Tuesday, August 28, 2012

The Mayfield Four - Second Skin (2001) Album Review

Cutting to the chase - this is one of the best rock albums I've heard in a long time. Just to be nitpicky, I'd say the music is "post-grunge", with a very strong 90s vibe to it, particularly reminiscent of old Stone Temple Pilots, with a singer that sounds a bit like Chris Cornell, though he doesn't use his nasal cavity as much as Chris does, therefore better.

I'm talking about Myles Kennedy. Yep, that's a name you've probably heard before. Singer-extraordinaire of Alter Bridge. You know, that band with the ex-Creed members. (Correction: ex-ex-Creed members.) "Blackbird" was actually the first album that got me hooked with Alter Bridge, and after realizing how much of a good singer Myles is, I decided to check out some of his old stuff since most people seem to talk about it a lot. So here we are.

This wasn't the first M4 album I've heard. Heard "The Fallout" first, and while it had its merits, particularly Myles' heavily-influenced Jeff Buckley singing, it wasn't until I heard "Second Skin" before I was compelled to dig up this blog and hastily write something about them.

The Mayfield Four
This album is surprisingly accessible, for a band that struggled to break into the mainstream during the turn of the millenium. I love the musicianship found here, and as a sort of a musician myself, you could tell after listening to a few songs that it came easy for them. The chemistry is undeniable, and all tracks blend in perfectly with each other. You'd be surprised you couldn't find one filler or out-of-place song anywhere. It's absolutely a gem from start to finish. It flows perfectly, barely changing gears or pace, just a constant assault of good old (post) grungy rock, until it slows down to climax into the magnificent end track "Summergirl" - a song that perfectly demonstrates just how high Myles' voice can soar.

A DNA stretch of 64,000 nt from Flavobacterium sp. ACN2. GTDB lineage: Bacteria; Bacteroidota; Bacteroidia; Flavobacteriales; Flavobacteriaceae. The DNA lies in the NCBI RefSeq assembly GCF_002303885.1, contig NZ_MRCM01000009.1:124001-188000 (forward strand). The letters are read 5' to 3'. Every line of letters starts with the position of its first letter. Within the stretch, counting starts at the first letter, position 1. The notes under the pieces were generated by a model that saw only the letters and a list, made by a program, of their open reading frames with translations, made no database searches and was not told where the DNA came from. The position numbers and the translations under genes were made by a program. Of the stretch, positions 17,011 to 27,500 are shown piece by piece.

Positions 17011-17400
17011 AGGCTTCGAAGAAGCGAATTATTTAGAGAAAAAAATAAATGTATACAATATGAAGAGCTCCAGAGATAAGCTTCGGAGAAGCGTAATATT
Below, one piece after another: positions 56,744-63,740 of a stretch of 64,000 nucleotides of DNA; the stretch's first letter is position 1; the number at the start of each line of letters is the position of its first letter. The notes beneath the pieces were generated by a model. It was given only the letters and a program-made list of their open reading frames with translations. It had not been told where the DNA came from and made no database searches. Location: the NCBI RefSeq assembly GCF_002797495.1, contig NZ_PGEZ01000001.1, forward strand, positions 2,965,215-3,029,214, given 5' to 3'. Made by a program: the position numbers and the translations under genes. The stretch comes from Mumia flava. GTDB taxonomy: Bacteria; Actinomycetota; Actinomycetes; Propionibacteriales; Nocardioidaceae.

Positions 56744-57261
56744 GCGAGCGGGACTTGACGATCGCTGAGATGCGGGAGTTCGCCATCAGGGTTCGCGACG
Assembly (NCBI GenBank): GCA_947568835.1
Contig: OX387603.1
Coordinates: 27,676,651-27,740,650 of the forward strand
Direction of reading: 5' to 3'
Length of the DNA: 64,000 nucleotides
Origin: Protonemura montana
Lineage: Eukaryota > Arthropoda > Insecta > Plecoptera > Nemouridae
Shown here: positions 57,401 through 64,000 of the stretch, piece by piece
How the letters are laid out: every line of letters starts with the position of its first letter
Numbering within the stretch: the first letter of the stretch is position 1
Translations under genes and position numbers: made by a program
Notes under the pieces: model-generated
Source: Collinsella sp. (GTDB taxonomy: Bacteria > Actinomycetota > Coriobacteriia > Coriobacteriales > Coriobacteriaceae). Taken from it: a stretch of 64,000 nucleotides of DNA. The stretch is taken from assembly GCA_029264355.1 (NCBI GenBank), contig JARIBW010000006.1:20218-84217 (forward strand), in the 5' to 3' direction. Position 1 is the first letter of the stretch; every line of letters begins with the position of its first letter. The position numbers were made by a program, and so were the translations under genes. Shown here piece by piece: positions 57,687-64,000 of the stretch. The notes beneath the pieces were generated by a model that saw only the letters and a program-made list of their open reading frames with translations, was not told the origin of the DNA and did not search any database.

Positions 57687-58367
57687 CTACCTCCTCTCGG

It's sad to hear they've already broken up. I actually "sort of" prefer M4 over AB. And this album over AB's "Blackbird". Wait... I take that back. It's a hard choice. Blackbird is a bit beefier and much more deliberate, while Second Skin had musicians that I felt were a bit more relaxed and musically in-tune with each other, churning out a much more effortless piece of music. And it shows.

- post-grunge at its finest

- none (besides the band broke up).

10 out of 10

Wednesday, January 4, 2012

Kaskade - Fire and Ice (2011) Album Review

Kaskade belongs to the masses now. Coming a long way from being a deep house impresario to a big beats producer, one can't be certain if what we hear in "Fire" is his way of signaling the crowd that he has completely abandoned his deep house roots. Or, on second thought, he may just be flexing his arena muscle - wondering how fast he could fill the dance floor and make ravers lose their minds to ear-piercing synths, jaw-dropping thick bass kicks (probably taking pointers from Deadmau5), and an endless stream of build-ups that eventually explode into a mass of syncopated synths and bass. Fire. And it burns.

Ah... what do we have here? "Ice"? So this is where he keeps his left-overs. Kidding aside, this mix explains a lot - the alienation generated from "Fire", for one. It's a friendly nudge that he hasn't really left his roots, he's actually just experimenting with the extremes of his new-found musical range, from all-out dance to lounge-like easy listening. For the latter, he decided to cram a soulful take on "Fire" in disc number 2 which kind of feels like The Calm: Part 2. At this point, you have to wonder why the album isn't called "Ice and Fire". Nuh-uh. Booty-shaking is top priority for Mr. Raddon apparently - and quite obviously so. As I said, Kaskade belongs to the masses now.

"Ice" also gives him an excuse to go insane in "Fire", purposely making the former more chill than your usual Kaskade deep house track to excuse the excesses of the latter. For as long as anyone has listened to Kaskade, we've never seen him create music this excessive- the synths particularly. An artist trying to transition whilst saving face? Who knows. For all we know this might be his way of bidding a final goodbye to deep house- but we'll just have to wait and see won't we?

- Dance, dance my child, dance!
- "Ice" caters to those wishing to just chill-out

- "Fire" can get too loud with ear-splitting synths (best left at the dance floor)

7 out of 10

PS: Can any of you distinguish Becky Jean Williams' voice from Mindy Gledhill's? Uncanny.